Saturday, April 6, 2013

Cool Ped Stuff #26: The Stumblr

This week's Golden Footprint awards highlighted a ton of inspiring projects, from the Mike Gotch Memorial Bike and Pedestrian Bridge in my neighborhood, to the City of La Mesa's Safe Routes to School program that uses an often-overlooked resource (older adults) to help ensure student safety on the way to and from school.

Photo courtesy of The Stumblr
But as a blogger I had special appreciation for the electronic activism, and clever title, of The Stumblr, which received special recognition for providing a platform to "showcase" San Diego's worst sidewalks (and for generating some national buzz about the sad state of our most important piece of pedestrian infrastructure). Brainchild of Voice of San Diego writer Liam Dillon, the site allows anyone to submit a photo of their favorite pedestrian debacle, which Dillon will then display prominently on the page. Judging by the dismay of the city councilmembers present at the awards ceremony, it might just be enough to generate some sidewalk improvements.

I wonder if it would work on the LA City Council?

Yes, there really is a sidewalk under this creative landscaping in Woodland Hills. 

Friday, February 15, 2013

This Week on Foot

This week we learn that while Good health can be a walk in the park --not to mention The Link Between Kids Who Walk or Bike to School and Concentration--we still face The disturbing and sometimes tragic challenge of walking in America . Fortunately, all over the country people are working to address that challenge. In New Jersey Metuchen Announces New Program for Pedestrian Safety , while Pedestrian safety projects, funds in SF to shift to major streets . There's A pedestrian mall for The Triangle , a Pedestrian Wayfinding Initiative in Chinatown , and an Elaborate pedestrian tube proposed for Coronado Bay Bridge . In Florida Orlando to fund new pedestrian bridge at Universal , while in Santa Barbara COAST to Lead Eastside Walk of New Pedestrian Improvements on Milpas Street . Further south Complete Streets comes back to Texas Senate , and PB planners formulate aggressive project list for community’s future .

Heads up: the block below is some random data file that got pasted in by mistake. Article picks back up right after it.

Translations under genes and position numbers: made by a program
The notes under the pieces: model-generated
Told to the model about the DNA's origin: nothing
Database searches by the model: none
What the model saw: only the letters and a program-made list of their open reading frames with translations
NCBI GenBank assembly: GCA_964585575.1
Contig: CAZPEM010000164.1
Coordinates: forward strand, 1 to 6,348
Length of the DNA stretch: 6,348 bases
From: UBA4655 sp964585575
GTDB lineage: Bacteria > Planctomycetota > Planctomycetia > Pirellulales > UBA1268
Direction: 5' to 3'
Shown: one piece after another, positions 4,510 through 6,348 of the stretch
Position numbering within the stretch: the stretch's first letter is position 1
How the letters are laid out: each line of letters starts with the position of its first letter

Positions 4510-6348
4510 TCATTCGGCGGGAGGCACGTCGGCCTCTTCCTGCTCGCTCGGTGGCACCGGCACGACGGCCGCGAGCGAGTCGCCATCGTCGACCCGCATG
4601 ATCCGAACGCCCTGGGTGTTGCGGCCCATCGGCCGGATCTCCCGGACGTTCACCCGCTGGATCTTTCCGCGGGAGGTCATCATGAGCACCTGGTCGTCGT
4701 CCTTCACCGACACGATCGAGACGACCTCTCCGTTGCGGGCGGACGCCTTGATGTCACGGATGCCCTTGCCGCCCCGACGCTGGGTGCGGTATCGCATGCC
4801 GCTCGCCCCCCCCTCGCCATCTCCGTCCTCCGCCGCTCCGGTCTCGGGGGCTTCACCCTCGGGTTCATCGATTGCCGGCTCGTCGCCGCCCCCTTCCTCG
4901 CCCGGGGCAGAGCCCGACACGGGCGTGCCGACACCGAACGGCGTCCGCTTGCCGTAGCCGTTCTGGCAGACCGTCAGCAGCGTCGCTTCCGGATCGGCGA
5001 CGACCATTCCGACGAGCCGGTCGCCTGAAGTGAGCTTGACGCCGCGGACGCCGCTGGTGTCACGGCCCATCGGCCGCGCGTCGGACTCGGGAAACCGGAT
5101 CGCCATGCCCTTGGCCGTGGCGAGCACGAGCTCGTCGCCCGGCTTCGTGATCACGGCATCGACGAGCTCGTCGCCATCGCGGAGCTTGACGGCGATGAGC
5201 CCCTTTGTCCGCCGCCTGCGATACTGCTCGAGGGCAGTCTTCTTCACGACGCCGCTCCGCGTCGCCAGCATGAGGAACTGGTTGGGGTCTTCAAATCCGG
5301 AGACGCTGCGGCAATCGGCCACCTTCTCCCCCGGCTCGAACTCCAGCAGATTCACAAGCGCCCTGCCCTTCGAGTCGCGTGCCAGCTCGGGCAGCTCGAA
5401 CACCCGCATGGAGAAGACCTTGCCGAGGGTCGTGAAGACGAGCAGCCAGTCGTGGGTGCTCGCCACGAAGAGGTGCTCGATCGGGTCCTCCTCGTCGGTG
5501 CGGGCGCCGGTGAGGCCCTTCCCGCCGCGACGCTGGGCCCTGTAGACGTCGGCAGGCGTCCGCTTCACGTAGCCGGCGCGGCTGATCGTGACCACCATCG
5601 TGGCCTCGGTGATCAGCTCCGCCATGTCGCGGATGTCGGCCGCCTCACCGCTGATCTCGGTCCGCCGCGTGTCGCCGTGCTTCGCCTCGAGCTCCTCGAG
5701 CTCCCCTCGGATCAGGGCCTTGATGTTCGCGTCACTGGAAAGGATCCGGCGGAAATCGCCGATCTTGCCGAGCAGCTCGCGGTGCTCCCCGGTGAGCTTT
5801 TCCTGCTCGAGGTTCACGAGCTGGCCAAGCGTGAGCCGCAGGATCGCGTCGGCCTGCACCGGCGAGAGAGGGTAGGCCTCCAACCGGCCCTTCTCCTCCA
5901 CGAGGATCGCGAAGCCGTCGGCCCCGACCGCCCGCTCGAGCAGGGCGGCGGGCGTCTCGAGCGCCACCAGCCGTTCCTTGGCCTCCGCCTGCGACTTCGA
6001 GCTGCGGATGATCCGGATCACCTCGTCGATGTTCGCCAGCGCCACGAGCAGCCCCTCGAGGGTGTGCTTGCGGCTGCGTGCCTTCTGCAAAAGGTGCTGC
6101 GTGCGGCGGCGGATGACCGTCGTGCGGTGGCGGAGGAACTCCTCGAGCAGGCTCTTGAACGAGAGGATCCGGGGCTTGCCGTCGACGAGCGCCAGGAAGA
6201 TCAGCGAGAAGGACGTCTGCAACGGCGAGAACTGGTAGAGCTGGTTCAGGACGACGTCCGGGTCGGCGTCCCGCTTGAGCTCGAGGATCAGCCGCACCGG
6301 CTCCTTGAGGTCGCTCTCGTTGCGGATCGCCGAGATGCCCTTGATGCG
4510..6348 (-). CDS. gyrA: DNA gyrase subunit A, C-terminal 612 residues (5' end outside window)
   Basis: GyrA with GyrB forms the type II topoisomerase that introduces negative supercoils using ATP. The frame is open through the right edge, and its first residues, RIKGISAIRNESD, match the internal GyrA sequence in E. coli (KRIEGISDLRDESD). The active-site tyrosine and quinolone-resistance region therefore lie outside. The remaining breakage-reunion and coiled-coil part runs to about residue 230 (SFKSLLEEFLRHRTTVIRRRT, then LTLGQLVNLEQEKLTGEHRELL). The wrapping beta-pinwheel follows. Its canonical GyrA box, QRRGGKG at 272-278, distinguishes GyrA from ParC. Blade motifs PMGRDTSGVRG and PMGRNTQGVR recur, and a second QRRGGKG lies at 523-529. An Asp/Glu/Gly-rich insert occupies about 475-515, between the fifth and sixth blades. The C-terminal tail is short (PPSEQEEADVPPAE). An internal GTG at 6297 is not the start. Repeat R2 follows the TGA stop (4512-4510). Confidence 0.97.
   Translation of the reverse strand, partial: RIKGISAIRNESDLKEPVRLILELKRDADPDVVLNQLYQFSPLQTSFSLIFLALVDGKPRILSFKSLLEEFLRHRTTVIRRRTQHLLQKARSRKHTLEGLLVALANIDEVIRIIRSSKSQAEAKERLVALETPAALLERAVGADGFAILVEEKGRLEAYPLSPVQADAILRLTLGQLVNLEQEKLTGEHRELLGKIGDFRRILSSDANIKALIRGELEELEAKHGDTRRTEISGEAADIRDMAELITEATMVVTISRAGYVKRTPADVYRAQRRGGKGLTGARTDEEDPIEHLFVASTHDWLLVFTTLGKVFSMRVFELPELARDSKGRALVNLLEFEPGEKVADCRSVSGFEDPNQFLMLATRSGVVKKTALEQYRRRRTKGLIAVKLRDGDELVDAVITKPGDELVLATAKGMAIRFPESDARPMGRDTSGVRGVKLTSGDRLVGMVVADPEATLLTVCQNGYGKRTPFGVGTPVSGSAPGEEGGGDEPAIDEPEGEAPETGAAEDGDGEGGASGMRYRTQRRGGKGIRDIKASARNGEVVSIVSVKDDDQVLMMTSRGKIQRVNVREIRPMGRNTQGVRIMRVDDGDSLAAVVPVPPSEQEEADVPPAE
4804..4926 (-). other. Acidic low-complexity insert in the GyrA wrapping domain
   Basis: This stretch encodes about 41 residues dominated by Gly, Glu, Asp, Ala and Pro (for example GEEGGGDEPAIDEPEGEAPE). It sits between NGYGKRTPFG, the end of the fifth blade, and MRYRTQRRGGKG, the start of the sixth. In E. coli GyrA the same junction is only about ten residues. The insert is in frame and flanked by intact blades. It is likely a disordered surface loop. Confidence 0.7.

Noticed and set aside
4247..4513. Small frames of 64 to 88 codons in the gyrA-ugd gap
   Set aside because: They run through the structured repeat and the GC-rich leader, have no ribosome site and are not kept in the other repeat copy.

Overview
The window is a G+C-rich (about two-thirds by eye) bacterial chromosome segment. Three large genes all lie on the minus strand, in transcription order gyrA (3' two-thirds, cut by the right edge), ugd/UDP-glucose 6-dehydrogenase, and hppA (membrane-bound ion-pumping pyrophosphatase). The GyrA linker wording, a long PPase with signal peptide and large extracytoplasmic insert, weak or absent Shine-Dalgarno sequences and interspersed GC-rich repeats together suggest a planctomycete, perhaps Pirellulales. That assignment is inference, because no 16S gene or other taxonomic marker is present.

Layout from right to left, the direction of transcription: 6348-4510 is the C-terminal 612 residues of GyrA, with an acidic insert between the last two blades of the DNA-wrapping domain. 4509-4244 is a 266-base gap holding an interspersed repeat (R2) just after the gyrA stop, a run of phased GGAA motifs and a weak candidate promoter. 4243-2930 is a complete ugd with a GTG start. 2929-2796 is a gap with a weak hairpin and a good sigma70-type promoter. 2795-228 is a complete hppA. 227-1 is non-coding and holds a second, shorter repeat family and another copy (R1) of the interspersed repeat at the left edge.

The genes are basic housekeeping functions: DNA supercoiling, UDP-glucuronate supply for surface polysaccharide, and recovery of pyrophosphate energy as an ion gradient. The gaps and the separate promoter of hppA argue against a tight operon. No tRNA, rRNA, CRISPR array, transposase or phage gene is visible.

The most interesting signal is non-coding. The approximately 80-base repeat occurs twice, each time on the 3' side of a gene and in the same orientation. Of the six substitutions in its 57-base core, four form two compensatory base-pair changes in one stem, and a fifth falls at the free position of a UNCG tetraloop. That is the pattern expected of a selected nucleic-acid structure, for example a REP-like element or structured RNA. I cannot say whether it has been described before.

Still, there's plenty of danger out there. This week we consider what happens When cycling and pedestrian worlds collide . In Washington, DC the DDOT Releases Study of Bike and Pedestrian Crash Locations, and in Canada we find that Most vehicle-pedestrian collisions happen at intersections. Perhaps that's why a new Bill would ban pedestrian texting while crossing roads .

But eliminating distracted walking won't solve all pedestrian safety issues. We need to focus on the broader concept of walkability--which can be difficult because 'Walkability' factors of a city cover wide span . Still, Vibrant, Walkable Downtown Areas Make a Positive Difference in the Chicago Real Estate Market, Reports RE/MAX, so we need to keep trying. Towards that end, here's What We Can Learn About Walkability From Looking at Pictures .

Of course, walkability has it's naysayers: Living the walkability life is driving me crazy says one Canadian columnist. And elsewhere Eateries face $1m insurance for outdoor dining (which improves walkability), while AAA fights to keep unnecessary parking rules (which hurt walkability). Let's hope these folks are in the minority.